Tip #742: Attention Attractors

businessman standing to

“Certain cues seize our attention vigorously. Those that do so most powerfully are linked to our survival. Sexual and violent stimuli are prime examples because of their connections to our fundamental motivations to reproduce on the one hand and to avoid harm on the other-life and death, literally.” Robert Cialdini

What if you could pre-dispose someone to help you or do what you wanted? Years ago, Robert Cialdini identified six different universal principles of influence: reciprocation, liking, scarcity, authority, social proof, and consistency. And, more recently, a seventh: unity.

However, he has determined that there are preliminary actions you can take to lay the groundwork so that persuasion will be more likely. In his latest book, Pre-Suasion, he identifies how “the best communicators capitalize on ‘privileged moments for change,’ in which audiences become receptive to a message before they experience it.”

This is based on a basic tenet of communication, which is that what we present first changes the way people experience what we present to them next. Cialdini demonstrated this tenet in his book Influence when he explained one element of reciprocation: The rejection-then- retreat tactic increases the chances that someone will agree to a certain request.  You first make a larger request that the individual will most likely turn down.  Then, you make the smaller (real) request.  It will appear as a concession and the other person will need to reciprocate.

The central assertion of his new book is that the “truly influential things we say and do first act to pre-suade our audience, which they accomplish by altering audience members’ association with what we do or say next.” They serve as openers in two ways: by initiating the process and by removing existing barriers. However, any practice that pulls attention to an idea will be successful only when the idea has merit.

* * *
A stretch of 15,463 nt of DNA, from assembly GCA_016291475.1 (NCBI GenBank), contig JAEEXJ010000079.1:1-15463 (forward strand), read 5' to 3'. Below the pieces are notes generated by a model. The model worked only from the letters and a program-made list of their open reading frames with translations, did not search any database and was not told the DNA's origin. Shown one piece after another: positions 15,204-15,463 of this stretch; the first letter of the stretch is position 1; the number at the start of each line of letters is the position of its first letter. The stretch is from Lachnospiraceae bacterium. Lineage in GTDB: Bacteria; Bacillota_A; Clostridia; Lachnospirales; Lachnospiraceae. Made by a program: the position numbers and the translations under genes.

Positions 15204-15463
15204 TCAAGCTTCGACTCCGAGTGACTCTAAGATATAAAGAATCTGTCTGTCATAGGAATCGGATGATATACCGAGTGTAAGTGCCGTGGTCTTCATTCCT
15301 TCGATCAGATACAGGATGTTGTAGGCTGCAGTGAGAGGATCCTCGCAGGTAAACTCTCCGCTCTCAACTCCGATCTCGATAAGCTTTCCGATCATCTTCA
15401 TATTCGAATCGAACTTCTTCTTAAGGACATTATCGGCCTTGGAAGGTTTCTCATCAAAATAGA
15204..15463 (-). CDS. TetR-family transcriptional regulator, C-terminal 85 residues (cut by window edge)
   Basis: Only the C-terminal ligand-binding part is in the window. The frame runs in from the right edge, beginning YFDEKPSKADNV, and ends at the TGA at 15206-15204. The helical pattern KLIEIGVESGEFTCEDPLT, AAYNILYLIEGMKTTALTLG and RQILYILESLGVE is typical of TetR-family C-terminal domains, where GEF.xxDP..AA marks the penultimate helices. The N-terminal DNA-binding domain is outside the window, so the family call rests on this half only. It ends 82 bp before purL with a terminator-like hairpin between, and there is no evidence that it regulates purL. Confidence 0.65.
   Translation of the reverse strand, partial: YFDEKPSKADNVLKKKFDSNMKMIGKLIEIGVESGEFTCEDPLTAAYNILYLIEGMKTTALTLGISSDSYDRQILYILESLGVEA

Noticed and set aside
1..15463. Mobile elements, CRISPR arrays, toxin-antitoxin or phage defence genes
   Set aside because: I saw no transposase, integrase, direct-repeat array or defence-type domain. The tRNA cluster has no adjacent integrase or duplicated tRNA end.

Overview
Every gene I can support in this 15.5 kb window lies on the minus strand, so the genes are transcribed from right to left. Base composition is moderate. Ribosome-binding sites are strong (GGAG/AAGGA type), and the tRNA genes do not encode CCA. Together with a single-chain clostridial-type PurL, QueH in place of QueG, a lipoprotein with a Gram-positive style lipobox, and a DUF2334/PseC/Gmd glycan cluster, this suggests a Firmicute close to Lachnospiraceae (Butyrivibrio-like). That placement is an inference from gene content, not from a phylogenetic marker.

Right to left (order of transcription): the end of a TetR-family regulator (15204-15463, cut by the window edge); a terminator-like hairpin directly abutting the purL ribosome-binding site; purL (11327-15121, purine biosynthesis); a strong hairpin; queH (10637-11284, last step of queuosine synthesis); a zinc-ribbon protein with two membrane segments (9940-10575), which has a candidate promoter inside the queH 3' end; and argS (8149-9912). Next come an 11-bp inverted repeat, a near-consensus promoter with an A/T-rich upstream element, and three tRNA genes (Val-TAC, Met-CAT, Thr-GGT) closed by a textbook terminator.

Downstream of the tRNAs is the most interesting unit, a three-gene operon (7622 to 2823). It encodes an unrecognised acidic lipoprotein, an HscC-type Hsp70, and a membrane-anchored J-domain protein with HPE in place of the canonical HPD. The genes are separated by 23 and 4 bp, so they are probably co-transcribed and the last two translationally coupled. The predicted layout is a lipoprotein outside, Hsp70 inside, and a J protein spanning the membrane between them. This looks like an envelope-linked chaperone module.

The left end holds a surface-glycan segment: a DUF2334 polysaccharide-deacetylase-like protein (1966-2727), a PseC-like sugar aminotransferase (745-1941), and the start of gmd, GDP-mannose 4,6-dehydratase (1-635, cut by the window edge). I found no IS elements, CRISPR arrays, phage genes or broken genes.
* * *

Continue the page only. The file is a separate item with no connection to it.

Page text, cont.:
Channeled attention leads to pre-suasion because of the human tendency to assign undue levels of importance to an idea as soon as one’s attention is turned to it. And when people see themselves giving special attention to some factor, they become more likely to think of it as a cause.

There are also naturally occurring commanders of attention: the attractors (the sexual, the threatening and the different) and the magnetizers that combine initial pulling power with staying power (the self-relevant, the unfinished and the mysterious). For these stimuli to be effective, they need to fit the goal they have for that situation. His purpose in exposing these is to make us more conscious when they are used to manipulate us, such as in advertisements.

We’ll consider the attractors in this Tip.

The Sexual

Using sex to sell a product works only for items that people frequently buy for sexually-related purposes (cosmetics, body scents, form-fitting clothing).

The Threatening

The threatening attracts attention. For example, communications that present the most frightening consequences of poor health habits work better than milder messages or messages that present the positive consequences of good habits. Then the communicator has to add clear information about legitimate, available steps the recipients can take to change their health-threatening habits.